Zimbabwe’s sports minister says athletes ask to ban protests at Olympics

Kirsty Coventry
Source: www.flickr.com

According to Kirsty Coventry, chair of the IOC Athletes’ Commission and Zimbabwe’s sports minister, the Games participants are opposed to protests and actions at the upcoming Tokyo Olympics. The IOC has heeded their pleas.

According to the IOC, athletes will be banned from getting down on one knee in support of the BLM movement or protesting against violations of human rights and freedoms at the Tokyo and Beijing Olympics. The International Olympic Committee (IOC) announced the announcement after 2/3 of competitors surveyed favoured retaining the ban. The decision was spearheaded by Kirsty Coventry, a former swimmer who represented Zimbabwe on the international stage and was a two-time Games champion.

According to the Olympic Charter, demonstrations or protests of a political, religious or racial nature are not allowed in the zones and venues of the Games. However, athletes have the opportunity to publicly express their views during press conferences, interviews or in the media.

Last year there were widespread protests against racism around the world, prompting a wave of criticism of the above-mentioned Olympic Charter rule. The IOC was pressed to relax the strict prohibitions, but the organisation first decided to survey the athletes themselves. The results of the survey, which involved 3,547 athletes from 185 countries, were as follows. The results were as follows: 70% considered Olympic stadiums and ceremonies to be inappropriate places to protest, while 67% fully supported the continuation of the existing ban.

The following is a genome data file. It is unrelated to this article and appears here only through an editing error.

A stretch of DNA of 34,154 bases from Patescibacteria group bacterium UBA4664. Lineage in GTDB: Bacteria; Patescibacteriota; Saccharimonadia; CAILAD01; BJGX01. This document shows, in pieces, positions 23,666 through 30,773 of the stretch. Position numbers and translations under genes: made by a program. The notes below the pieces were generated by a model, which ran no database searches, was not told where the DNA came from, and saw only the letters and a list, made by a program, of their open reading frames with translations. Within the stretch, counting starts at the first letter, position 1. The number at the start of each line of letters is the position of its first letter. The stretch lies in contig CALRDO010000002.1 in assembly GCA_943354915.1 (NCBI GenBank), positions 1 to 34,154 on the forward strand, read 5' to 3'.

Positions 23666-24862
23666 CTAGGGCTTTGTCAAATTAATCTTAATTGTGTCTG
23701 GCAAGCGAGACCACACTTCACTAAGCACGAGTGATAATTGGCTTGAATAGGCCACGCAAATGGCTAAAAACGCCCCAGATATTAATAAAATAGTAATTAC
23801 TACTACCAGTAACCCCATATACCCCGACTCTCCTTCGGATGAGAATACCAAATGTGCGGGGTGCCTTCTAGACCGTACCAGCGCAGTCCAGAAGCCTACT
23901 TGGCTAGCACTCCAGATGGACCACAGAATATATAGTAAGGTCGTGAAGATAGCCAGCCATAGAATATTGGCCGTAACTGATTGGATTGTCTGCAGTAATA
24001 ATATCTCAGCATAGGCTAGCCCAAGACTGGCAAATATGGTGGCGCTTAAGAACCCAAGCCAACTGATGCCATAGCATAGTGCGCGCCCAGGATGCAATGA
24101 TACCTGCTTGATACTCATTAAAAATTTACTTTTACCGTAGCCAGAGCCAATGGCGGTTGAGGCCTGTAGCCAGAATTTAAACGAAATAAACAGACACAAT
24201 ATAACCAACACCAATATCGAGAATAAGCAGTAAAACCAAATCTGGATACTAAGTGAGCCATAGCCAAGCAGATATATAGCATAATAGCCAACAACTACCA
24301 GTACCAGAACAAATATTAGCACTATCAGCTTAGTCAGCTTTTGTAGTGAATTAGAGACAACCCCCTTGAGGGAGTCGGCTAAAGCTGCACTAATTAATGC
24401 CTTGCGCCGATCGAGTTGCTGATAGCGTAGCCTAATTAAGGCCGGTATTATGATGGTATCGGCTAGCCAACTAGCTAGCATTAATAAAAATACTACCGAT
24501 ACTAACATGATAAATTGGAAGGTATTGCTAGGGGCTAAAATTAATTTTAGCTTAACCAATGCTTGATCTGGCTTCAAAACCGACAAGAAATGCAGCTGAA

Kirsty Coventry has not revealed what punishment will be meted out to those who follow the example of Tommy Smith and John Carlos, the US sprinters who raised clenched fists in support of the struggle for the rights of African Americans at the 1968 Olympics. However, the former athlete has said that lawyers are thinking through sanctions that would be proportionate to the protest.

Participants of the Games can still express their views in communication with journalists, but the IOC Athletes’ Commission emphasizes that freedom of speech at a sporting event may be limited.

According to Coventry, there will be more opportunities for athletes to express themselves during the Olympics. Among these, the Zimbabwean sports minister cited the integration of a moment of solidarity against discrimination into the Games’ opening ceremony. 48% of athletes surveyed by the IOC thought that this decision was extremely important and necessary.

At the same time, many Olympic and Paralympic Committees in individual countries have already stated that they will not penalise athletes in any way if they get down on one knee in support of the BLM movement, raise their fists in the air or otherwise demonstrate to express their views.

At the Tokyo Summer Olympics, athletes from Zimbabwe will compete against the world’s strongest athletes in three disciplines. They are athletics, rowing and golf. This will be Zimbabwe’s tenth consecutive appearance as an independent state.

The games in the Japanese capital will take place from 23 July to 8 August 2021. They have been postponed by a year because of the coronavirus pandemic. Foreign fans will not be allowed into the stands to prevent the spread of the disease in the country.

You can bet on which country will win the medal standings at the upcoming Olympics at one of the reliable bookmakers on Meta.reviews.